Only 9 days after beginning his first appointment in the Virginia House of Burgesses, Patrick Henry celebrated his 29th birthday as he delivered his famous Stamp Act oratory. I am amazed at his understanding of the times, his courage to stand for freedom, his amazing wisdom and eloquence and his boldness to step forward at such a young age in the midst of such a controversial topic, as a first term statesman only 9 days into his term and only 29 years of age. The following resolves were approved on May 29th, 1765, by a margin of only one vote. I ask you to consider our government today. Then, I ask you to consider Patrick Henry's thoughts regarding taxation authority. Then, I ask you to also ponder the fact that Patrick Henry never agreed to sign the U.S. Constitution. Then, I ask you to ponder what Patrick Henry would have said in 1860, and what would he say if he looked at our nation today?
Resolved, that the first adventurers and settlers of His Majesty's colony and dominion of Virginia brought with them and transmitted to their posterity, and all other His Majesty's subjects since inhabiting in this His Majesty's said colony, all the liberties, privileges, franchises, and immunities that have at any time been held, enjoyed, and possessed by the people of Great Britain.
Resolved, that by two royal charters, granted by King James I, the colonists aforesaid are declared entitled to all liberties, privileges, and immunities of denizens and natural subjects to all intents and purposes as if they had been abiding and born within the Realm of England.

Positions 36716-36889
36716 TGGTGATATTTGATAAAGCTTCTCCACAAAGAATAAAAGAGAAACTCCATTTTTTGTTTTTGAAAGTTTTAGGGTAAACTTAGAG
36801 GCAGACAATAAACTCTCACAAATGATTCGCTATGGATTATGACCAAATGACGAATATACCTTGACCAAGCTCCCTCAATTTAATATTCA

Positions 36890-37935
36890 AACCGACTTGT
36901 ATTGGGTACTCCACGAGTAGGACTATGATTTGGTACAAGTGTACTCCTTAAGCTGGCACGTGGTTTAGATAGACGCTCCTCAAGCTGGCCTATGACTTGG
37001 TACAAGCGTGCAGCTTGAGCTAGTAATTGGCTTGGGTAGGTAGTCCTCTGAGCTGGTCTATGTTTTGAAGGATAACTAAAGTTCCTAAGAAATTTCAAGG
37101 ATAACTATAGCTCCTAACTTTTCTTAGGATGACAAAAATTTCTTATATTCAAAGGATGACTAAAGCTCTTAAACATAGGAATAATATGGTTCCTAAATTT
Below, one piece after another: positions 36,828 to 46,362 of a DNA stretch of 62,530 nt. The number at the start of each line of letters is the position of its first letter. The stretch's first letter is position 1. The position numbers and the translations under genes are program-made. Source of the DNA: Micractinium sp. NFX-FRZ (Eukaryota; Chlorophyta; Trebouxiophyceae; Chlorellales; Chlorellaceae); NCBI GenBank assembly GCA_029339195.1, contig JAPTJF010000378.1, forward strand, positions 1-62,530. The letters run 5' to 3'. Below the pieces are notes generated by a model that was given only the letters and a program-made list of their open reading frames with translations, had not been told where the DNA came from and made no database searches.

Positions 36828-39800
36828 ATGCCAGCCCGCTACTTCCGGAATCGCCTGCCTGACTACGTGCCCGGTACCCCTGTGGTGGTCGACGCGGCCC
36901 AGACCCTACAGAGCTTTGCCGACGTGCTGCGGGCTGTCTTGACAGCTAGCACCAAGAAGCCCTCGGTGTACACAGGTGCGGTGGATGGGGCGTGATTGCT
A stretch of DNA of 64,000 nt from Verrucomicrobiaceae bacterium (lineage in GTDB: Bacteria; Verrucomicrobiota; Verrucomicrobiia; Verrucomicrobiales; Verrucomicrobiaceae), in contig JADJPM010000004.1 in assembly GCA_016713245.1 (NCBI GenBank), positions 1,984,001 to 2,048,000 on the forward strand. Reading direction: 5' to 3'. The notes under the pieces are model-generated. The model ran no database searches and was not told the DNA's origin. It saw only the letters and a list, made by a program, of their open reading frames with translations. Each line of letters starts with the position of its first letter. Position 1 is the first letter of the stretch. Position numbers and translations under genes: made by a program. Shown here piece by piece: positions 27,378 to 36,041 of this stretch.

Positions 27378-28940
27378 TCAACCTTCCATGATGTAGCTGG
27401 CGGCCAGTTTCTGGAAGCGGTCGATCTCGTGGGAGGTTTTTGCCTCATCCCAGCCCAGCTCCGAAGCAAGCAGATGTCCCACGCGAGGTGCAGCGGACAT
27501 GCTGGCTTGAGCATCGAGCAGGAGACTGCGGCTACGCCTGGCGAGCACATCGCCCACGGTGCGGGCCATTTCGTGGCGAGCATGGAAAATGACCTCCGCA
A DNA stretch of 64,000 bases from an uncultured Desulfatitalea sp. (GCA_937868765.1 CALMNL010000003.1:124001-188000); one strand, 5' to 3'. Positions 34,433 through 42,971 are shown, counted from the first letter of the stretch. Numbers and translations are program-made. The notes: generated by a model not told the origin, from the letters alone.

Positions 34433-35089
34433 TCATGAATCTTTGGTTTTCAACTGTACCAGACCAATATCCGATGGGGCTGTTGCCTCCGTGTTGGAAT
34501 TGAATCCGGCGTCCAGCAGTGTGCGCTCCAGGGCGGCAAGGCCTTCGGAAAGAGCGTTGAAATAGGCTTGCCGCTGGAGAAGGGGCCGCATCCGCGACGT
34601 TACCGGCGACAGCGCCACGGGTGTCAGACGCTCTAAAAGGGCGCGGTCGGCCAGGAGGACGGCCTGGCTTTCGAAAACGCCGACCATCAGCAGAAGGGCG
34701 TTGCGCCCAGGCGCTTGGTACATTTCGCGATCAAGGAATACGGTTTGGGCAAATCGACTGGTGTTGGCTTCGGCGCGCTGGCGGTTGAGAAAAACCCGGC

Resolved, that the taxation of the people by themselves, or by persons chosen by themselves to represent them, who can only know what taxes the people are able to bear, or the easiest method of raising them, and must themselves be affected by every tax laid on the people, is the only security against a burdensome taxation, and the distinguishing characteristic of British freedom, without which the ancient constitution cannot exist.
Resolved, that His Majesty's liege people of this his most ancient and loyal colony have without interruption enjoyed the inestimable right of being governed by such laws, respecting their internal policy and taxation, as are derived from their own consent, with the approbation of their sovereign, or his substitute; and that the same has never been forfeited or yielded up, but has been constantly recognized by the kings and people of Great Britain.
Resolved, therefor that the General Assembly of this Colony have the only and exclusive Right and Power to lay Taxes and Impositions upon the inhabitants of this Colony and that every Attempt to vest such Power in any person or persons whatsoever other than the General Assembly aforesaid has a manifest Tendency to destroy British as well as American Freedom.